“Bad Moms,” in 2016, was the latest in a string of movies featuring the word “Bad” in the title: “Bad Santa,” “Bad Teacher,” and so on.
“Bad Moms” in 2016, was the latest of a series of movies with the word “Bad” as the title: “Bad Santa,” and so on. However, these generic titles are reminiscent of the Shop Rite or Walmart versions of Kool-Aid and Pop-Tarts. They’re funny, although they tend to lean more heavily towards the raunch factor.
So, don’t judge a movie by it title. At the time “Bad Mothers” was hilarious. This movie was funny because it featured Mila Kunis, Kristen Bell and “Forgetting Sarah Marshall” together. “Bad Moms,” however, is even more hilarious.
Kunis portrays Amy, a mother who is always late. She’s late to get the children to school, late at work, late for PTA meetings and soccer practice. This is something that moms all over the globe can relate to.
Amy has four kids: an entitled boy-child who is a whiny brat, a man-child and a wife-child. Four kids.
Rushing around in her minivan, she looks amazing despite all the spilled coffees and bits of food that end up on moms’ faces. It creates that percolating cloud like Pigpen in “Peanuts .”
She’s a movie star Mila Kunis and she can make this happen. You can immediately recognize her as an archetype and the one who is telling the stories of mothers everywhere. It’s amazing how many times I heard “You Go Girl!” “You go girl!” was heard at the theatres. Mila, who is the “bad mom”, must be admired. She’s a strong mom and tries her best.
But things get to a head – how much Sisyphean lateness caused by superhuman multitasking is one woman willing to take? Especially when badgered to distraction by … the antagonist, the head of the PTA–a “good” mom, Gwendolyn (Christina Applegate). This woman is a Nazi. She and her small group of co-workers are a total scourge. These are the kind of moms that mean-spirited high school girls grow up to become.
At some point Amy is fed up with all the meanness and pressure, so she decides to run as president of the PTA for the “Bad Mom” platform. Are there any backers? “Anybody? Anybody? Bueller? Bueller?” Crickets. Everyone wants their piece. The moms all seem to be in denial.
Amy meets some girls and some wisdom begins to emerge. A village is necessary to raise children (Hillary was right about that), and in the past, women were able to gather together to hunt and share their knowledge. We lost our wisdom long before the American nuclear family idea was introduced. This is because grandparents were being placed in old-folks homes to help with the kids, as it had been throughout tribal life. This is why moms are often chronically late. But, you’ll learn more about sociology later.
Amy has a new set of mom friends in Kiki (Kristen Bell) and Carla [Kathryn Hahn] who play a role that is a career-escalating one of brazen, unabashed hussy humor. This should have made her a movie-star, but not necessarily a perennial character actress.
They go on a Bad Mom Rampage–one the most hilarious scenes in the movie. They go to the supermarket and indulge their bad mamas. You might laugh at their shenanigans.
Cats Out of the Bag
Making an awakening to her talent and stick-up artist self in “Thelma & Louise”, There’s no turning back. To top off this trend, Amy whips the dust cover off her (now separated) hubby’s true darling–a gleaming cherry-red ’69 Dodge Challenger with chromed Cragar mag rims and low-rumble exhaust. With her (now happy, smiling) children, she starts to burn rubber and chirp tires.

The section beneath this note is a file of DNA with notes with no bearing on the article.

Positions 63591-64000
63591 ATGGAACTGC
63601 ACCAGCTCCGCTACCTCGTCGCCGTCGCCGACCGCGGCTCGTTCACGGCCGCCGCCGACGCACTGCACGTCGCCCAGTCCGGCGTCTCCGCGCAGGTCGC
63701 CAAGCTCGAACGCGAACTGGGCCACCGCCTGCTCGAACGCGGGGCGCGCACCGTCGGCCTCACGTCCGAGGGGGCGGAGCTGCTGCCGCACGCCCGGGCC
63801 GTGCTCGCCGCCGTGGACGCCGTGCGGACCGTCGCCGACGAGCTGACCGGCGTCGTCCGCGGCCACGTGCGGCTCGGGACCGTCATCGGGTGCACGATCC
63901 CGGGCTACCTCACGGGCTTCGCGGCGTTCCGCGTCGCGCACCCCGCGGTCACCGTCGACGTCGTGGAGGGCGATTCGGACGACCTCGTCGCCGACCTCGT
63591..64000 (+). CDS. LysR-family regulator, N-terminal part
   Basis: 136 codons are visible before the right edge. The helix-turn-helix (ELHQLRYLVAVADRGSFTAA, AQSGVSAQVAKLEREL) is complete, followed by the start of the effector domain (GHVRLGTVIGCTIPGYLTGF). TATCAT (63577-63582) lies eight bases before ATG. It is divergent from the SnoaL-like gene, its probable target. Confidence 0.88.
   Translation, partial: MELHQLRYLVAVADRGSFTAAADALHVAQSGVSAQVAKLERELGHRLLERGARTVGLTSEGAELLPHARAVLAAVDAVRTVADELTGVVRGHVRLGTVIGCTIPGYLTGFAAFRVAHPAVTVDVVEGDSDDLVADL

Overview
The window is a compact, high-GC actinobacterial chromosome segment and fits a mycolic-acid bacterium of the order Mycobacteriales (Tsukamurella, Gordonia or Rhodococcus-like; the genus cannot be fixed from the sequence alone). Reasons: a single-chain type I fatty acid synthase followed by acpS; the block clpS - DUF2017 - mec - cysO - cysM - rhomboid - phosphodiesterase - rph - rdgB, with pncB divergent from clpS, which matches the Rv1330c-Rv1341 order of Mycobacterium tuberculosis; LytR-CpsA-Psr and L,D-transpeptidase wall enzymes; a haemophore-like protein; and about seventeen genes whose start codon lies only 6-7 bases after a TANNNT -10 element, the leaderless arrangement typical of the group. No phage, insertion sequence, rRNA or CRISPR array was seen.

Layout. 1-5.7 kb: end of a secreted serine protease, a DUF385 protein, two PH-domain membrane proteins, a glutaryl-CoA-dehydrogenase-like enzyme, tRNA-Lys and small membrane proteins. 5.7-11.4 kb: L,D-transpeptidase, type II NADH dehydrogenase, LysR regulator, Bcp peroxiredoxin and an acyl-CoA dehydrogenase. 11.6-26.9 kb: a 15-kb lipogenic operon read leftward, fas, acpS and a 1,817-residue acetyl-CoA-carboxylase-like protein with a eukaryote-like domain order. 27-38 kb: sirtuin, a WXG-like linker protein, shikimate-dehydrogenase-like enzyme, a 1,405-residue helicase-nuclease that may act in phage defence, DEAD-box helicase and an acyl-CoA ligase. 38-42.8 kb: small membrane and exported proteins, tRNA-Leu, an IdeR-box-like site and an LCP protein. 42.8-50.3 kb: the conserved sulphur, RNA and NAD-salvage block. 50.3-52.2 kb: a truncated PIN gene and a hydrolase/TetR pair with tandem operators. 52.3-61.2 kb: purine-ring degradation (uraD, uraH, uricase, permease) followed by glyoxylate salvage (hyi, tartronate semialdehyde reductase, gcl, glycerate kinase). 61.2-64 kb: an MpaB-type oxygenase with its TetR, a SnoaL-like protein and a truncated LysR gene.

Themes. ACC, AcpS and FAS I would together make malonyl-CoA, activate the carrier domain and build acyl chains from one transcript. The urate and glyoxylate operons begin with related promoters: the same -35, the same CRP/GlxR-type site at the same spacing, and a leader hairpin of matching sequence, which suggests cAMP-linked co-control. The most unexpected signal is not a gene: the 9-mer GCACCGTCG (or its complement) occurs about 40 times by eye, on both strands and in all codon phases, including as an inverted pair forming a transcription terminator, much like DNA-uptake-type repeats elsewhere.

And so, somewhere around here is when she goes from “bad” mom to cool mom. The movement begins to spread, and the race for the PTA is on.
Now, taking pride in her laid back attitude and expressing confidence, she advises her son to start cooking his own food. He should also learn how to grow vegetables. He shouldn’t grow a moustache and pretend he is inwardly fascinating, she says.
As mentioned, Hahn’s role is funny; it’s Melissa McCarthy-type; SNL alumni Anna Gasteyer, Molly Shannon, and Molly Shannon can also slam-dunk. However, this role is an excellent example of the importance of playing the right part at the right moment. Kristen Bell is great, as well as David Walton, Amy’s man-child husband.
However, Kunis is the star of the entire movie. You can see her impart every smidgen truthfully and look amazing. She also teaches the women. You can also watch her give a hilarious bad mom stump speech.
It’s all about the collective cast-chemistry. It is obvious that the directors were having a lot of fun and able to tap into the rhythms and timings of the group. The comedy began cooking.
“Bad Mothers” focuses on the (largely American-based) need for women in society to attend a women’s weekend. This is where they can rediscover sisterhood and not judge each other over how they raise their children. It’s hard to raise children properly with the proliferation of cell phones, which is frequently mentioned in “Bad Moms”. Now, children are bombarded with choices about whether or not they should move. It’s impossible.
And men need to do a men’s weekend where men learn to balance their warrior-lover-magician-king quadrants and learn how to not be the worthless wretches women often (and often rightfully) see them as. Bad Dads are Bad Husbands, and Bad Moms are Bad Dads. We’ll find peace when masculine and female are fully balanced and completely polarized again. Children who are responsible. Do it. Go do it now. It takes a village.
Okay, enough sociology.
Directors: Jon Lucas, Scott Moore
Cast: Mila Kunis, Kristen Bell, Kathryn Hahn, Christina Applegate, Jada Pinkett Smith, Annie Mumolo, Oona Laurence, Jay Hernandez, David Walton
Running Time: 1 hours, 41 minutes
Release Date: July 29, 2016
Rated 3.5 stars out of 5